Creating Equal Access to Breast Pumps for Black NICU Moms
Medela Cares / March 2022
According to the Centers for Disease Control and Prevention (CDC), 1 in 10 births in the United States in 2020 was a preterm birth. Though the preterm birth rate did decline 1% in 2020, from 10.2% in 2019 to 10.1% in 2020, the racial and ethnic disparities in preterm births remain. In fact, the rate of preterm birth among African-American women (14.4%) was about 50% higher than the rate of preterm birth among white women.
It is crucial to not only acknowledge the reality that African-American women have much higher rates of preterm birth - many times due to racism-related stress, but when looking at historical and current actions of racism; the injustice experienced throughout history - but to also understand that acknowledging racism is not nearly enough. Racial trauma is real. This cannot be ignored.
Imagine what life looks like for African-American parents in the NICU. Not only are they experiencing the same trauma, stresses, and fear that all NICU parents experience, but there is also the added psychological stressors unique to many people in the African-American community, such as higher rates of maternal mental health disorders, anxiety around the stress of living in high-crime areas, provider communication and trust issues, logistical issues, and medical and health insurance inequities. All of these stressors directly affect a mom's body and can have a big impact on her ability to adequately express the life-saving nourishment needed for her preemie - breast milk.
Now imagine how it must feel to watch other NICU mothers use their own brand-new breast pumps. Imagine having to be in the position of deciding between buying food or paying your rent or mortgage or buying that new breast pump. Imagine feeling judged not only for the color of your skin, but for the fact that you have to rent those colossal and archaic hospital pumps. The act of producing life-saving breast milk has now become overwhelmingly stressful - among everything else - and erodes the breastfeeding and pumping experience.
Overall, 83% of U.S. mothers breastfed their babies at birth. But when researchers broke down that number by race, 85% of white mothers reported that they breastfed - which is far more than the 69% of Black mothers who stated the same, and comes to about a 16% disparity.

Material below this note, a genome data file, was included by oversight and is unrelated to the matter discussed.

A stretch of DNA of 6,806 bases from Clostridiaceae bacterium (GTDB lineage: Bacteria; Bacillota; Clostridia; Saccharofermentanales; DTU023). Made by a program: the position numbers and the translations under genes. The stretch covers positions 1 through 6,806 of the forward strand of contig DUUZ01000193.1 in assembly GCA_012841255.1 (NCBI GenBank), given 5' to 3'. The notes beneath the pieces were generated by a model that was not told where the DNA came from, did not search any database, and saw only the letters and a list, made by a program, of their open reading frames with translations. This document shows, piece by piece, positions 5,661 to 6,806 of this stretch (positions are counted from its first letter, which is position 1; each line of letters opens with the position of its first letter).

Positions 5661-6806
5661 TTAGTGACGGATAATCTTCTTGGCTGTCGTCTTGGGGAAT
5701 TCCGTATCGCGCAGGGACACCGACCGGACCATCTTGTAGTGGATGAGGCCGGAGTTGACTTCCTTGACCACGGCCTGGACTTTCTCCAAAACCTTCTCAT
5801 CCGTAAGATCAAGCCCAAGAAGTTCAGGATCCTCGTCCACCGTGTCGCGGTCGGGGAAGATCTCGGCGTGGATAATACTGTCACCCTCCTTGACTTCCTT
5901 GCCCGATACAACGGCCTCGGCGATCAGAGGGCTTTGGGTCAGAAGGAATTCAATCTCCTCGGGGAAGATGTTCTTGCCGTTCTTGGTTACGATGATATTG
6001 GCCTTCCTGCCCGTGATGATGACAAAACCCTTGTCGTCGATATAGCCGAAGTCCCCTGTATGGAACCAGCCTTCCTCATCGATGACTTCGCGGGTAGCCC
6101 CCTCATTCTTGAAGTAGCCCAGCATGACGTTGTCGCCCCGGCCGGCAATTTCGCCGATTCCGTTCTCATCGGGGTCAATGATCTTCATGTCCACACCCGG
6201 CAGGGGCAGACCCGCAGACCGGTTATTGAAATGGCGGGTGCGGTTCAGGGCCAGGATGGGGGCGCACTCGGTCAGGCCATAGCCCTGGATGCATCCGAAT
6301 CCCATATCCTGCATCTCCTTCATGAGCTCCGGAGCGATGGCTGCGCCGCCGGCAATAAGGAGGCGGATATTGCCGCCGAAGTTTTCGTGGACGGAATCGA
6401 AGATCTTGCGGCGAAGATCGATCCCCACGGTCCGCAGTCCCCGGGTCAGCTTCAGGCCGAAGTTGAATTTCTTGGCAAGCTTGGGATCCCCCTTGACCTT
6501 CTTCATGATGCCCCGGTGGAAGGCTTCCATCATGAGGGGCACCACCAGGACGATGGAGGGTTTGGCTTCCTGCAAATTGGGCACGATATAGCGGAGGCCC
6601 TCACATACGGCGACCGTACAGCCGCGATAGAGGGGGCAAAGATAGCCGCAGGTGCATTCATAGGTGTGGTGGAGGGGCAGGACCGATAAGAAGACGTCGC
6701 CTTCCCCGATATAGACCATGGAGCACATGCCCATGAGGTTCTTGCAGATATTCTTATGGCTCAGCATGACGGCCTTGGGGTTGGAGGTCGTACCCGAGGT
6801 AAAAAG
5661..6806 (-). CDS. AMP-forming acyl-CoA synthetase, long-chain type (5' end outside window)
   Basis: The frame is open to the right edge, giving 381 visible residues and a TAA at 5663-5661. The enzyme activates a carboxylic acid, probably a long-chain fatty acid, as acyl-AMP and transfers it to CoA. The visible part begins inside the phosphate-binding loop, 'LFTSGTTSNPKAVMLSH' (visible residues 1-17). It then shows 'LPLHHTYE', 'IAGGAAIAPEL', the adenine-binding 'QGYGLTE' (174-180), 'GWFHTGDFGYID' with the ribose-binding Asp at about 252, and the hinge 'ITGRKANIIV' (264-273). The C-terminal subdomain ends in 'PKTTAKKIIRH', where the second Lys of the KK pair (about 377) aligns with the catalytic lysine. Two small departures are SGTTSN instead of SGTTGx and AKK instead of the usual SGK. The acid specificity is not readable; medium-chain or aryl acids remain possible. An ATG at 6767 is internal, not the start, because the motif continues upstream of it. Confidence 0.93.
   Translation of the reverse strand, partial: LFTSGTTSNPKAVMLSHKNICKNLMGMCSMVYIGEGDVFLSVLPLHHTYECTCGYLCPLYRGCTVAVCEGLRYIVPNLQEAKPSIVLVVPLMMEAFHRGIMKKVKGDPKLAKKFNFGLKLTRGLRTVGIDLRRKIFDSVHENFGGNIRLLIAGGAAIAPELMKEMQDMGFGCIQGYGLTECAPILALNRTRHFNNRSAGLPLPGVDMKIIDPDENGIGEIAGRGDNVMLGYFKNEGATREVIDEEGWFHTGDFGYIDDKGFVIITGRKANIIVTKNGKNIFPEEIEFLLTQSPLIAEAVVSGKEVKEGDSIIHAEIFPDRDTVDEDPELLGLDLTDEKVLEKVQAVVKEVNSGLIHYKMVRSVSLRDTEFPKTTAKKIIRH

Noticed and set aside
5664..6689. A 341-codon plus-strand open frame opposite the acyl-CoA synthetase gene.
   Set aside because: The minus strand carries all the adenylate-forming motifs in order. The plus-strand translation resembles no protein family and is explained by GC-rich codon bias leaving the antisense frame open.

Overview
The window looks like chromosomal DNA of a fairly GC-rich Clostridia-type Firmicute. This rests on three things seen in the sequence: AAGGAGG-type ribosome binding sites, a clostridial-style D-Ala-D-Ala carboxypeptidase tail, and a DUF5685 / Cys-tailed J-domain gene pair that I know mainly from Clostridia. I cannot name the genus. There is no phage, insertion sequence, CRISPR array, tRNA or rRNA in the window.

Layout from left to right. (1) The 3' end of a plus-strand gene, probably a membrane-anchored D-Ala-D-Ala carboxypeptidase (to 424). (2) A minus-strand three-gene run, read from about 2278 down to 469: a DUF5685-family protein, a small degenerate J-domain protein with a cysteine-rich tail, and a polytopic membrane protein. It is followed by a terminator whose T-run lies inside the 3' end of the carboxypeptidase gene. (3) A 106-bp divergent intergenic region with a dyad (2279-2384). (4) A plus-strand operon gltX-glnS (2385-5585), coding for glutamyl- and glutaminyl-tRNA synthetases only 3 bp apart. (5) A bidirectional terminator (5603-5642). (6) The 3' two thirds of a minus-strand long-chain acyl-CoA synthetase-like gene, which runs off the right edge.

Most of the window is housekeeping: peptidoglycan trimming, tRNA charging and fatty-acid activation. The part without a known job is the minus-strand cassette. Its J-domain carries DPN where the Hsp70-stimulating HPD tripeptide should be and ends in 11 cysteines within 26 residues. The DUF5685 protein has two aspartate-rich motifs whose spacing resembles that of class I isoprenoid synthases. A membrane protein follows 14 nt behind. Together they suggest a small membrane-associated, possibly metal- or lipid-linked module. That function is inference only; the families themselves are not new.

The Alliance for Black NICU Families™
The Alliance for Black NICU Families™ came together in unity from two preemie moms of different backgrounds who sought to make a difference in the racial and health equity space as a nod to the social justice realities of 2020 and the death of George Floyd, a Black man, at the hands of a white policeman.
The Alliance for Black NICU Families™:
- seeks to raise the voices of Black families in the NICU and post-NICU in terms of creating racial and health equity through policy advocacy, professional education initiatives, family educational initiatives, leadership mentoring of up-and-coming African American-led organizations, and public outreach for assistance.
- Provide financial assistance to lift up Black families and equalize access to healthcare, services, and products and programs.
Organizations like The Alliance for Black NICU Families™ are a direct result of the desire for change and equality. The strength of the Black community is becoming more and more evident as they come together to create their own networks of healthcare that provide support in the form of Black doula organizations and Black breastfeeding organizations. It is the strength and resilience of this community and its allies that keeps pushing for change, to increase services and eliminate barriers to health access, and equalize the playing field from birth.